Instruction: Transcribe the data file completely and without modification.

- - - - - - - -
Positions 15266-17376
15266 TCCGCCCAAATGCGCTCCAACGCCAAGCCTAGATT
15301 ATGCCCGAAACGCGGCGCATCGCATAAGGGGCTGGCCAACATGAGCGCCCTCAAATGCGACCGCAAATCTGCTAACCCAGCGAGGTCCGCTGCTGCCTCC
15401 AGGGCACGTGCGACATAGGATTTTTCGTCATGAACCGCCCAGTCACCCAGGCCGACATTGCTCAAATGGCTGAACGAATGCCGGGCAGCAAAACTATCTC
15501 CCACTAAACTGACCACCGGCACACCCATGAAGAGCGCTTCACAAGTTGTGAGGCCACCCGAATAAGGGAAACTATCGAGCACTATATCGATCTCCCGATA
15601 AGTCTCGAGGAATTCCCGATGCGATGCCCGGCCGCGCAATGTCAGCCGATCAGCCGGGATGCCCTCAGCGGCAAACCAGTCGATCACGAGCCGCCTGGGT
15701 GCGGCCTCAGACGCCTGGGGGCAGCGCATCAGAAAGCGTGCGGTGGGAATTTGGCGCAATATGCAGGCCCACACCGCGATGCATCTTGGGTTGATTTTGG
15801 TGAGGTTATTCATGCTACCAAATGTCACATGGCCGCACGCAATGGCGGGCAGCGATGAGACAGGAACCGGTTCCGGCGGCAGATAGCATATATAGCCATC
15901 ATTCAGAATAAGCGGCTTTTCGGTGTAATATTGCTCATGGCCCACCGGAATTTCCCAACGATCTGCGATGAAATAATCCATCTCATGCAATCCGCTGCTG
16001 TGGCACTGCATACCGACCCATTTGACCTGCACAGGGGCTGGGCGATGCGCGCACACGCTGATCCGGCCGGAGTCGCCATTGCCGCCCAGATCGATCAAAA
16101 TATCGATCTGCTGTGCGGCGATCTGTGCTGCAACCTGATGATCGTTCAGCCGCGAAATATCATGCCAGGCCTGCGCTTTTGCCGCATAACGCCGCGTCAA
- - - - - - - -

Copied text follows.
Positions 15266-17376
15266 TCCGCCCAAATGCGCTCCAACGCCAAGCCTAGATT
15301 ATGCCCGAAACGCGGCGCATCGCATAAGGGGCTGGCCAACATGAGCGCCCTCAAATGCGACCGCAAATCTGCTAACCCAGCGAGGTCCGCTGCTGCCTCC
15401 AGGGCACGTGCGACATAGGATTTTTCGTCATGAACCGCCCAGTCACCCAGGCCGACATTGCTCAAATGGCTGAACGAATGCCGGGCAGCAAAACTATCTC
15501 CCACTAAACTGACCACCGGCACACCCATGAAGAGCGCTTCACAAGTTGTGAGGCCACCCGAATAAGGGAAACTATCGAGCACTATATCGATCTCCCGATA
15601 AGTCTCGAGGAATTCCCGATGCGATGCCCGGCCGCGCAATGTCAGCCGATCAGCCGGGATGCCCTCAGCGGCAAACCAGTCGATCACGAGCCGCCTGGGT
15701 GCGGCCTCAGACGCCTGGGGGCAGCGCATCAGAAAGCGTGCGGTGGGAATTTGGCGCAATATGCAGGCCCACACCGCGATGCATCTTGGGTTGATTTTGG
15801 TGAGGTTATTCATGCTACCAAATGTCACATGGCCGCACGCAATGGCGGGCAGCGATGAGACAGGAACCGGTTCCGGCGGCAGATAGCATATATAGCCATC
15901 ATTCAGAATAAGCGGCTTTTCGGTGTAATATTGCTCATGGCCCACCGGAATTTCCCAACGATCTGCGATGAAATAATCCATCTCATGCAATCCGCTGCTG
16001 TGGCACTGCATACCGACCCATTTGACCTGCACAGGGGCTGGGCGATGCGCGCACACGCTGATCCGGCCGGAGTCGCCATTGCCGCCCAGATCGATCAAAA
16101 TATCGATCTGCTGTGCGGCGATCTGTGCTGCAACCTGATGATCGTTCAGCCGCGAAATATCATGCCAGGCCTGCGCTTTTGCCGCATAACGCCGCGTCAA